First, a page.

Raji drives up in his tuk-tuk and flashes his big smile, we let him make
up our mind.

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"Hey Meester Live Sex Show 500 baht Take you there Bring
you back Look at pictures Thai Full Body Massage 1,000 baht
one hour, 1,500 baht one hour and half Look at pictures?"

"Which one's better?" we ask him.

"Sex show cheaper," he says, putting away his pictures.

"OK, but 400 baht, there and back, you wait for us, deal?"

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"OK, for you, I make deal. How about 400 baht? Please to get
in."

Four hundred baht is $10. We climb onto the metal seat in the
back of the tuk-tuk. Raji revs his little lawnmower engine and we
careen into traffic. It is exhilarating for the first minute. Thailand
keeps sending me songs. I find myself singing Ethel Merman as we
zoom through the streets:

There is nothing like a tuk-tuk


Nothing in this world

But soon I stop singing. The next 20 minutes are
hair-raising and lung-defiling. We are clearly trapped in a rickety
motordingus open to the stink of traffic and the threats of imminent
vehicular catastrophe, where only if we collided with a bicycle would
we be the more substantial partner. Raji drives like a Frenchman out
of wine. I am overjoyed to arrive, alive, at a warehouse whose parking
lot is filled with cabs, tuk-tuks, bicycles and Westerners. This must
be it.

"You go in, Raji wait for you here," Raji says.

"You'll be here when we get out? For sure?"

"Of course," Raji says, amazed we could doubt him. "This
what I do."

Yosi and I dismount from the tuk-tuk and walk in a side door --
it feels like the service entrance to a Circuit City -- and we enter a
little anteroom with 15 Thai men watching music videos on a
black-and-white television hanging from the ceiling. They are all taxi
and tuk-tuk drivers, obviously waiting for their return fares, who are on
the other side of an interior door painted brown. Blocking the door is
a middle-aged Thai man wearing a red University of Oklahoma
sweatshirt.

"600 baht each," he says. "You go take free look."

"400 baht, we take free look."

"OK, 500 baht, you take free look."

"No, 400 baht, we take free look."

"OK, 400 baht, but no free drink, you take free look."

We push open the brown door for our free look. It is dark
inside except for the lights on the stage. I see a tall Asian woman in a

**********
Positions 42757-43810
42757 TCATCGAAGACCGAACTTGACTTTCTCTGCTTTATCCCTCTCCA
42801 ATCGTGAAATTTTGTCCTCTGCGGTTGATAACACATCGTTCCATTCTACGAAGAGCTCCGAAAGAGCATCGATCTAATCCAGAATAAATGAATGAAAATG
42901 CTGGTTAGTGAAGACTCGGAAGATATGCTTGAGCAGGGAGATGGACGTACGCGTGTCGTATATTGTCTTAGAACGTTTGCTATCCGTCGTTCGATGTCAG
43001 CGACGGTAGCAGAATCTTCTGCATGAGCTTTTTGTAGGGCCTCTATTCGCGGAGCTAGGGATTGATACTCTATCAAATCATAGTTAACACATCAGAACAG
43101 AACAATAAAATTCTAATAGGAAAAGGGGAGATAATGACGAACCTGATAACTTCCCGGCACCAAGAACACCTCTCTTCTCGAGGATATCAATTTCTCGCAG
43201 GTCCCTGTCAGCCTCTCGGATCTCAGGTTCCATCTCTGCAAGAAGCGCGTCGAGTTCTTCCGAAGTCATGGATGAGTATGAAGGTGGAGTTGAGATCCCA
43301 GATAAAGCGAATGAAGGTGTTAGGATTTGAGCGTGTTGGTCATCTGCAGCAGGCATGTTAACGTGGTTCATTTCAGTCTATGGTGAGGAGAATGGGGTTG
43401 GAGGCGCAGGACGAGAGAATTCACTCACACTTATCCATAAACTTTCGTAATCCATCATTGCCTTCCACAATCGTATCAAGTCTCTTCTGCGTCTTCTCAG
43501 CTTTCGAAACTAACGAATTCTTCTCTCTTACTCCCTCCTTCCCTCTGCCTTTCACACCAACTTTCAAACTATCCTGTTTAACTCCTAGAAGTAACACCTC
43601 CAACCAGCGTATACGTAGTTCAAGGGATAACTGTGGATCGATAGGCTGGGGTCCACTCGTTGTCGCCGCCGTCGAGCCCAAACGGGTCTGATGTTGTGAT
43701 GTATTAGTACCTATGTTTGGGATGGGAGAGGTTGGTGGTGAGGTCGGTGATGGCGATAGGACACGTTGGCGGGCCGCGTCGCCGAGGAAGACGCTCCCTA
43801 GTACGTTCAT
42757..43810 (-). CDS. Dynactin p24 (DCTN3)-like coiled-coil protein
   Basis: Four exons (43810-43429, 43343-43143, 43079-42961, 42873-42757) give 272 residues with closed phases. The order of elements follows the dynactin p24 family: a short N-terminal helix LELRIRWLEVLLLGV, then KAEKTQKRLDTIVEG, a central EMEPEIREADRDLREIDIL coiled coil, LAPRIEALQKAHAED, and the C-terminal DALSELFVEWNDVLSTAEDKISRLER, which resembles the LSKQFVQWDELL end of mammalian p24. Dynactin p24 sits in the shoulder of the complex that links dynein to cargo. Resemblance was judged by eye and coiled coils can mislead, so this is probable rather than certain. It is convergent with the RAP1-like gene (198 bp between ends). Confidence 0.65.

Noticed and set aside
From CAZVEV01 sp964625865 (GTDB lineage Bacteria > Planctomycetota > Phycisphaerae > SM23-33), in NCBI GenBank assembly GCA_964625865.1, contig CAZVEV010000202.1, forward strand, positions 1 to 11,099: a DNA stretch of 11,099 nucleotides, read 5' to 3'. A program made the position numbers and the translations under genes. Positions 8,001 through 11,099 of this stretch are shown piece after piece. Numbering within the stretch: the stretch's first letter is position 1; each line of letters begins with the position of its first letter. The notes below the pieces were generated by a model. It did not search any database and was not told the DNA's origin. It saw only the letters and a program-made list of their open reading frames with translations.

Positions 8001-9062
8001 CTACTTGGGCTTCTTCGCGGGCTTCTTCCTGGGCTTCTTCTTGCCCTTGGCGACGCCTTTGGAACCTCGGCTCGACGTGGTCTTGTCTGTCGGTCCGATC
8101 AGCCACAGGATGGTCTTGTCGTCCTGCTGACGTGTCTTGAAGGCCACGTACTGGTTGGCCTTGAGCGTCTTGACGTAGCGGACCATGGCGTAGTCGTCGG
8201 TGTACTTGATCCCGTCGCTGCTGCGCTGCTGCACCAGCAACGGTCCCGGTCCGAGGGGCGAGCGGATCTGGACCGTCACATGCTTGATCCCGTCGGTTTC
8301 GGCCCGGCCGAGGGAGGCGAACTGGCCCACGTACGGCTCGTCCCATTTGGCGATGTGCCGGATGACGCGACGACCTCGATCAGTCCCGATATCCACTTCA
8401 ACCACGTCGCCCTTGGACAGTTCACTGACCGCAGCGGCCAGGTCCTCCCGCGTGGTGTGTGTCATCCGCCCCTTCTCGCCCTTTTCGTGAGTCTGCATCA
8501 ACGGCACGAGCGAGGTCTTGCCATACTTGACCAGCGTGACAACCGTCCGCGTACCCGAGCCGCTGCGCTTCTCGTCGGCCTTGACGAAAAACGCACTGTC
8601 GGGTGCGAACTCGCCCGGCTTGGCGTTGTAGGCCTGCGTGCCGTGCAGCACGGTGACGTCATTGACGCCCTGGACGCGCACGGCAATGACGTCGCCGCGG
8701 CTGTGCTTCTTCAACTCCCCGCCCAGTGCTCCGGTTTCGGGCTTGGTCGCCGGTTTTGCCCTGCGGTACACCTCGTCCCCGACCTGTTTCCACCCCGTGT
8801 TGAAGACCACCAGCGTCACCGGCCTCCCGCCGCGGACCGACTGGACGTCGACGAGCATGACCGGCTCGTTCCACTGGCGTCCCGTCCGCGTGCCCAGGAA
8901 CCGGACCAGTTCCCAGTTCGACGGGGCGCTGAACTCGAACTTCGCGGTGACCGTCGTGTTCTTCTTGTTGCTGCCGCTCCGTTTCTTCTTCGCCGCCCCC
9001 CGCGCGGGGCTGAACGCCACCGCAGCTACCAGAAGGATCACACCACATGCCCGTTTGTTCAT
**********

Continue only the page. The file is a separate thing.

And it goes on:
lime green two-piece bathing suit doing something on the stage that
involves writhing. Oops, excuse me, bathing suit top only. She is
using her ... very hairy ... I think ... I don't think ...

"Are those Magic Markers?" Yosi whispers.

"Yah, I think so."

"Oi vayz mere."

The door slams shut. "OK, OK, no more free look, 400 baht,
no free drink, you go inside," says the doorman.

"What the hell's she doing with those Magic Markers?" Yosi
demands.

The man laughs. "You go inside, see for yourself. Four hundred baht,
OK, free drink too, whaaaaaaaaaaat the hell."

"Whaaaaaaaaaaaaat the hell," chant the taxi drivers behind
him, busting up double laughing. This is a good show already. I open
my wallet, take out two 200-baht notes, hand them over. Yosi does the
same.

"You boys have good time," the man smiles, and goes back to
watching the music videos with the other guys. I hear Janet Jackson's
"Danger" dubbed into Thai.

We open the door, walk through the dark room toward the
stage. As my eyes become accustomed to the darkness, I make out
other customers, either groups of men or couples. The men lean
forward and laugh. The wide-eyed women sit cross-legged in their
chairs with their hands over their mouths.

The stage is elevated, and in the round. The tall woman who
was performing before is just now finishing up her act. Yosi and I sit
down in the second row and two young girls immediately come up and
stand behind each of us and start massaging our shoulders. "Hi, you so
sweet," mine says. The barman brings us our free drinks, two beers in
cups the size of a thimble. Two more girls come over and sit down at
our sides, massaging our hands in theirs. "You nice, I love you very
much," the second one says to me. Meanwhile the girl onstage is
squatting over what appears to be a piece of white poster board. She
appears to have a large marker inserted in that place only a
women artist would have, and is able to control it well enough with
her hips to draw detailed pictures on the poster board. Every minute
or so she screams, "Whoooooop!" stands up, removes the
marker, fastidiously pops the top back on, takes a different colored
marker out of a little tin can, wets the side of the marker with her lips
like she's blowing on a smoking gun, then ploop, slams it in her
holster, squats back down over the poster board and continues with
her artwork.

Meanwhile, our girls are getting friskier. "You buy me drink
now please?" the one on my left says. "Me too, you so handsome?"
says the one behind me.

I don't like being had. It makes me uncomfortable to have
these shills cadging me for drinks. On the other hand I am curious to
know if Rembrandt up there is going to produce something
museum-quality and anyway, the massaging of shoulders and
fingers doesn't feel half bad. "OK," I say, and before I can even nod
my head three drinks are slapped down on the table in front of me, one
for each of them and another for me. The same thing happens to Yosi.

"My name Mai, you like me?" the one on my left says. "My
name Oui-a, you like me?" the one behind me says. I swivel my head
to look at her, and the second I do that Mai disappears and Oui-a sits
down where Mai was. I seem to have chosen Oui-a. "Whooooop!"
says the art major on stage, undeploying and popping the top back on
red, and wetting then freshly deploying blue. Whatever she is doing
will involve several coats of many colors.

The taped '70s disco music plays, the artist in residence creates
and my hard-working companion tries everything she can to get more
drinks out of me. "Where you stay?" she says. I'm not about to tell
her.

"The American Embassy," I say.

"Where you from?"

"China."

"I thirsty much," she says. "You buy me more drink?"

"Oooh, I like you, you thirsty more?" I hear Yosi's girl say.
"What you name?"

"Luigi," he says, and then without thinking about it he says,
"and this over here is my friend Rabbi Karpas."